A man who identified himself as Peterson's uncle, Chris Peterson, answered the door Saturday at the running back's house in Eden Prairie, Minnesota, near Vikings headquarters. He said Peterson was not there and declined to say where he was, but he said Peterson would release a statement "when he's ready."
The stunning sequence of events reignited a debate about corporal punishment but also added fuel to a fire burning hot since Rice first received a two-game suspension for hitting his then-fiancee.
Goodell acknowledged he "didn't get it right" and an investigation headed by former FBI director Robert Mueller was convened after a longer version of a security video surfaced revealing Rice's punch to the face of his now-wife in a casino elevator that knocked her out cold. The Ravens released Rice after the longer video surfaced.
The league has also come under scrutiny in the cases of Carolina Panthers defensive end Greg Hardy and San Francisco 49ers defensive tackle Ray McDonald, both still playing with domestic abuse cases pending. Hardy was convicted July 15 of assaulting a woman and communicating threats, but he is appealing. San Jose police have been continuing to actively investigate an Aug. 31 incident involving McDonald.
The charge of child abuse was especially jarring, given the tragedy that unfolded around Peterson last season.
Not long after finding out that he had a 2-year-old son living in South Dakota, Peterson rushed to a hospital there after police said the boy was brutally beaten by his mother's boyfriend. The boy died, and a 28-year-old man is scheduled for trial next month on second-degree murder charges.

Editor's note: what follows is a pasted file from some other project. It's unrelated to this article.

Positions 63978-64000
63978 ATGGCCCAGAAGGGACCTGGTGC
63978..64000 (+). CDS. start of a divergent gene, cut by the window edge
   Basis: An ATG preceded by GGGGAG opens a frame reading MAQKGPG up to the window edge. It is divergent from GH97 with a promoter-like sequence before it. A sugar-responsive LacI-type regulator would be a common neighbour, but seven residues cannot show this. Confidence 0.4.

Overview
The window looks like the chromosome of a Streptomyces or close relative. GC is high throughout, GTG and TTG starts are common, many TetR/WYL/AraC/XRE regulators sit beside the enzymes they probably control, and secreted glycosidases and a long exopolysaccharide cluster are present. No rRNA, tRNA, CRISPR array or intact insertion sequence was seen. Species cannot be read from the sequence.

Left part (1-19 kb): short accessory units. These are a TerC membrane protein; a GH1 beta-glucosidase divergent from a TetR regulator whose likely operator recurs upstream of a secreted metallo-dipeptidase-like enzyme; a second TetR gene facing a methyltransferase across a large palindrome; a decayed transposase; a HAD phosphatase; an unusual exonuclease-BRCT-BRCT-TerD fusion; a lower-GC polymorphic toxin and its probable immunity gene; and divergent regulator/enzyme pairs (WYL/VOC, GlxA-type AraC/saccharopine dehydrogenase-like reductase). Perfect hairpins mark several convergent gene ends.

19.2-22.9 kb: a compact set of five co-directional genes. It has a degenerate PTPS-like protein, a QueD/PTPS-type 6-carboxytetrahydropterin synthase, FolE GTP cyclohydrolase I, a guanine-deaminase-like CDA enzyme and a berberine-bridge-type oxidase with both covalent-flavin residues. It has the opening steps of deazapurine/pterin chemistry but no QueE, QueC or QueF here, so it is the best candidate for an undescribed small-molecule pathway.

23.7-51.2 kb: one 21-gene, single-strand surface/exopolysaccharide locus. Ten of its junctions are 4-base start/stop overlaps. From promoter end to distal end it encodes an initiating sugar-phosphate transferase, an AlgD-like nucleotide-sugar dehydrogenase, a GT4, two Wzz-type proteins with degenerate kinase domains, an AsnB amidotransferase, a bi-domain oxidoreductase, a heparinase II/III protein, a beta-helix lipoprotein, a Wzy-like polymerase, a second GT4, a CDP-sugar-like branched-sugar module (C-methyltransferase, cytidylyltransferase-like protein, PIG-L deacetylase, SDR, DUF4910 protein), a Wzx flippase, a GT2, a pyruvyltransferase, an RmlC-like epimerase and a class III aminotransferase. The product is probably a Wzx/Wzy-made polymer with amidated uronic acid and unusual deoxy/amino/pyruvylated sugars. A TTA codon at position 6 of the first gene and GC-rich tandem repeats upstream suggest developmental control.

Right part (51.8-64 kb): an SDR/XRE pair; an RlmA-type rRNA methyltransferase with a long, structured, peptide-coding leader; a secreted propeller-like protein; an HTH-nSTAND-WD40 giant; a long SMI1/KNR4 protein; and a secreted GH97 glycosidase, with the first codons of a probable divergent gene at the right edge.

Widely considered the best running back in the league, Peterson has rushed for 10,190 yards and 86 touchdowns in his eight-year career including a 2,097-yard season in 2012 that fell 9 yards short of the all-time record.
Peterson did not practice Thursday because of what coach Mike Zimmer called a "veteran day," allowing experienced players to rest, but Peterson was at the team facility and spoke to reporters that day about facing the Patriots. Matt Asiata is Peterson's backup.
Peterson returned to practice Friday and was in the locker room following the workout with the rest of his teammates for lunch. Shortly thereafter, Peterson posted a message on his Twitter account that said in part: "It's your season! Weapons may form but won't prosper! God has you covered don't stress or worry!"
Hardin, his defense attorney, is a familiar name in sports circles. He successfully defended Roger Clemens in his recent perjury trial over the alleged use of performance-enhancing drugs and two years ago represented Los Angeles Lakers forward Jordan Hill, who was sentenced to one year of probation after pleading no contest to assaulting his former girlfriend.
He has worked with Peterson before, too: In 2012, he said Peterson was the victim after the player was charged with misdemeanor resisting arrest following an incident at a Houston nightclub. A grand jury dismissed the charge after finding no probable cause for prosecutors to continue.
Associated Press writers Jeff Baenen in Eden Prairie, Minnesota, David J. Phillip in Spring, Texas, and Tim Jacobs in Chicago contributed to this report.